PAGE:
Article
Social scientists and policymakers have long been interested in comparing the subjective well-being (SWB) of populations over time and across countries, although SWB is hard to define and measure. Nevertheless, attempts have been made to rank countries based on SWB (e.g., Veenhoven 1996; OECD 2005). Cross-country data have also been used to study the effect on SWB of public policies, economic conditions and institutions (e.g., Alesina et al. 2002; Frey and Stutzer 2002; Blanchflower 2007). The most common measure of SWB in these studies is based on a question that asks respondents about their overall level of life satisfaction or happiness. Other measures of SWB include ecological momentary assessment (EMA; Stone et al. 1999) and the day reconstruction method (DRM; Kahneman et al. 2004). These measures collect individuals’ time use and affective experience over time, either using real-time data collection or diary recall methods. An advantage of such time-based SWB data is that they connect individuals’ reported SWB to actual events that occurred in their lives, but these measures have not been used previously in cross-country studies.
Article
This paper concerns the idea that Subjective Wellbeing (SWB) is managed by a system of psychological devices which have evolved for this purpose. It is proposed that this management is actually directed at the protection of Homeostatically Protected Mood, as the major component of SWB. We normally experience HPMood as a combination of contentment, happiness and positive arousal. A theoretical description of this construct is offered that can account for many of the commonly observed empirical characteristics of SWB data. It is further proposed that when homeostasis fails, due to the overwhelming nature of a negative challenge, people lose contact with HPMood and experience the domination of negative rather than positive affect. If this condition is chronic, people experience the clinical condition we call depression.
Article
Although the social, emotional, physical and cognitive benefits of engagement in music are well known, little research has been conducted on the psychological benefits of music in the context of music festivals. This article draws on theoretical constructs from the field of positive psychology to interpret the impact of music festival attendance on participants' psychological and social well-being. Qualitative and quantitative data were collected from a focus group and questionnaire survey with young festival-goers aged 18-29 years. Four facets of the music festival experience were identified that were associated with well-being outcomes. These are explored and discussed with reference both to participants' focus group comments and statistical analysis of questionnaire responses. A conceptual model is presented in order to guide further research in this area, and enable both festival organizers and attendees to take optimal advantage of the potential of music festivals to impact positively on young adults' psychological and social well-being.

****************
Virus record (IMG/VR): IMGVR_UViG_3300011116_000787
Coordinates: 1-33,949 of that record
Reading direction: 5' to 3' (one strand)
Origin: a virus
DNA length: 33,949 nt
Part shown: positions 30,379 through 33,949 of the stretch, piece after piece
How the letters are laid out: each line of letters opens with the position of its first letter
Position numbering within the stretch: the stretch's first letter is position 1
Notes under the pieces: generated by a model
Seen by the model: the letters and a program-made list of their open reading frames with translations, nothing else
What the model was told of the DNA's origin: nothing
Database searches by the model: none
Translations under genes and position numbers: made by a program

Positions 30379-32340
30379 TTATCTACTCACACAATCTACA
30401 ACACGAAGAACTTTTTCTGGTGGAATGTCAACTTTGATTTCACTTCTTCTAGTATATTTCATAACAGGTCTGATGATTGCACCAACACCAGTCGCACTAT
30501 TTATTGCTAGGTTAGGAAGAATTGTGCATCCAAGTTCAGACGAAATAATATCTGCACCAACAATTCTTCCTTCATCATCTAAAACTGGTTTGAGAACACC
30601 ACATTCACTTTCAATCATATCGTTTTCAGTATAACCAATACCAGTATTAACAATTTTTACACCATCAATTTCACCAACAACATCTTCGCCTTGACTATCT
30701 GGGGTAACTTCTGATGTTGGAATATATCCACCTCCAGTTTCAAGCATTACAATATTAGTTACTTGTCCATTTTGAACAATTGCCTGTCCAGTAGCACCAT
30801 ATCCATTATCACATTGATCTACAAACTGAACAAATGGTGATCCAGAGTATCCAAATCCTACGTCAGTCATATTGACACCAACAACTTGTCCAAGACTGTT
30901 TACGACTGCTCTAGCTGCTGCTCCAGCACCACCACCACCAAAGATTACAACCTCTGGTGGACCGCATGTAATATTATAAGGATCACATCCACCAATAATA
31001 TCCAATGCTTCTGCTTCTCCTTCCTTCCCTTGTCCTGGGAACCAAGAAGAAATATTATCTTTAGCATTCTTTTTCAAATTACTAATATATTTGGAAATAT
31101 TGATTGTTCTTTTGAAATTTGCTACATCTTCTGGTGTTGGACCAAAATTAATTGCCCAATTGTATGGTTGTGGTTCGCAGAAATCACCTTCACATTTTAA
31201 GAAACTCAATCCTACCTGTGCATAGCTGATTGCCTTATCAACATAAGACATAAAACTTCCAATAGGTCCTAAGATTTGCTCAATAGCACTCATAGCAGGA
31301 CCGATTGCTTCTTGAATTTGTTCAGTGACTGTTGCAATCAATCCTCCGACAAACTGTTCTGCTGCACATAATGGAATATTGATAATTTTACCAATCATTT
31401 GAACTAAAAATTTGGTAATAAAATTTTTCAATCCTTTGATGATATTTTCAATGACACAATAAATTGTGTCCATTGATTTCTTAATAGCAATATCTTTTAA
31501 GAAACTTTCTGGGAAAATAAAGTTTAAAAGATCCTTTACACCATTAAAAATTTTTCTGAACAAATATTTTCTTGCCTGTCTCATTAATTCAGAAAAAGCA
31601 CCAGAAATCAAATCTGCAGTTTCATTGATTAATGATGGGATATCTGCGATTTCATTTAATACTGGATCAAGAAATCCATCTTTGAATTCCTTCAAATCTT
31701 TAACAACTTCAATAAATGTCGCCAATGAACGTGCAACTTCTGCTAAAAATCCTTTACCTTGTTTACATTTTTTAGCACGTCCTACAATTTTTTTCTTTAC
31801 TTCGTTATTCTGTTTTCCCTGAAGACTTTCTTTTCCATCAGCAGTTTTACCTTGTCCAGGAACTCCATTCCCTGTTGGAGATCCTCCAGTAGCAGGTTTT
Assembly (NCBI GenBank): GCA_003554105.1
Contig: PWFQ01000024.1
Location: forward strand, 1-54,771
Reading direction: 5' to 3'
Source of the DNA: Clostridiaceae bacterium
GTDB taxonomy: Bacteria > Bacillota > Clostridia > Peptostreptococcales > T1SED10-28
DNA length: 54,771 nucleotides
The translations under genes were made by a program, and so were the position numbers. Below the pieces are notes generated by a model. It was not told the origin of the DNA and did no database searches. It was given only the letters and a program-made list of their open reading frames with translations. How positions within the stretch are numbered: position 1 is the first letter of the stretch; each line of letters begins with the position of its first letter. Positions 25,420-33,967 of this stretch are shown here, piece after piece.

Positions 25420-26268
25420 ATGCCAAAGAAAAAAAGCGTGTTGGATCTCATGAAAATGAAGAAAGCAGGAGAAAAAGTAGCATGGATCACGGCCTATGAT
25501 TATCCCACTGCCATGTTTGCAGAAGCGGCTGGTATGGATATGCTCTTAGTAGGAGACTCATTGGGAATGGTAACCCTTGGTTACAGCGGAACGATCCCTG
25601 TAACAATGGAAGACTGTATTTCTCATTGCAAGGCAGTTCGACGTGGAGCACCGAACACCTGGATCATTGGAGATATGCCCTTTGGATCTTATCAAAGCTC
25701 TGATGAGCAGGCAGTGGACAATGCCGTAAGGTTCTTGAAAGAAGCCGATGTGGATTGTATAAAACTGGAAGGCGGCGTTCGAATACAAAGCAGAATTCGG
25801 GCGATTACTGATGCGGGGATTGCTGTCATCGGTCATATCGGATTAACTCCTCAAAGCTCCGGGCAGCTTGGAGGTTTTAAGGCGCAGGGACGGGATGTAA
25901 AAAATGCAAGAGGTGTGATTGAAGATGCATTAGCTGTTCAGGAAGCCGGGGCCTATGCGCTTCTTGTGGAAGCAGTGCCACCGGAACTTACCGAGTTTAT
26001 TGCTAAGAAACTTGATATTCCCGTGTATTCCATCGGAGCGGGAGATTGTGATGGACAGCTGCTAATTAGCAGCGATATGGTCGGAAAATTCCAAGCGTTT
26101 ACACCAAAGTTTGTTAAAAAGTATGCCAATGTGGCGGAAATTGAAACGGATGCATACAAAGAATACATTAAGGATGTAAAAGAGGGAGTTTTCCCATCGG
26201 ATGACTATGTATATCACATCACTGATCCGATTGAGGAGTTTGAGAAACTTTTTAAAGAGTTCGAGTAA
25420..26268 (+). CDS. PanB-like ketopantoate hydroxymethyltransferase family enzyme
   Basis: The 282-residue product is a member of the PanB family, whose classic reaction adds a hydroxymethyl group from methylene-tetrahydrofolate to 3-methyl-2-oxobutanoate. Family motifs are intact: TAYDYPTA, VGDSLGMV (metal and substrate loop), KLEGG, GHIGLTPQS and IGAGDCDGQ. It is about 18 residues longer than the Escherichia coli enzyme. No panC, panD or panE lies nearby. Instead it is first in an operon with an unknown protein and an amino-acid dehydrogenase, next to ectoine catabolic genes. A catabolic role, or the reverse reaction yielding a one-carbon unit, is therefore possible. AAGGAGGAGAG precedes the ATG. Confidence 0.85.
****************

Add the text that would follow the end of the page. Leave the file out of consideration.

Article
Recent research into population standards of life satisfaction has revealed a remarkable level of uniformity, with the mean values for Western populations clustering at around three-quarters of the measurement scale maximum. While this seems to suggest the presence of a homeostatic mechanism for life satisfaction, the character of such a hypothetical device is uncertain. This paper proposes that well-being homeostasis is controlled by positive cognitive biases pertaining to the self. Most particular in this regard are the positive biases in relation to self-esteem, control and optimism. Past controversies in relation to this proposition are reviewed and resolved in favour of the proposed mechanism. The empirical data to support this hypothesis are discussed in the context of perceived well-being as an adaptive human attribute.
Choral singing and psychological wellbeing: Findings from English choirs in a cross-national survey using the WHOQOL-BREF
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Clift, S., Hancox, G., Morrison, I., Hess, B., Kreutz, G., & Stewart, D. (2007). Choral singing and psychological wellbeing: Findings from English choirs in a cross-national survey using the WHOQOL-BREF. In Proceedings of the International Symposium on Performance Science (pp. 201-207). Australia: AEC.
Active ageing with music
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  • S Hallam
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Creech, A., Hallam, S., Varvarigou, M., & McQueen, H. (2014). Active ageing with music. London, UK: Institute of Education Press.
Personal Wellbeing Index manual
International Wellbeing Group. (2013). Personal Wellbeing Index manual (5th ed.). Melbourne, Australia: Deakin University.
Using multivariate statistics
  • B G Tabachnik
  • L S Fidell
Tabachnik, B. G., & Fidell, L. S. (2013). Using multivariate statistics (6th ed.). Boston, MA: Pearson.
Psychological health effects of musical experiences: Theories, studies and reflections in music health science
  • T Theorell
Theorell, T. (2014). Psychological health effects of musical experiences: Theories, studies and reflections in music health science. Dordrecht, Netherlands: Springer.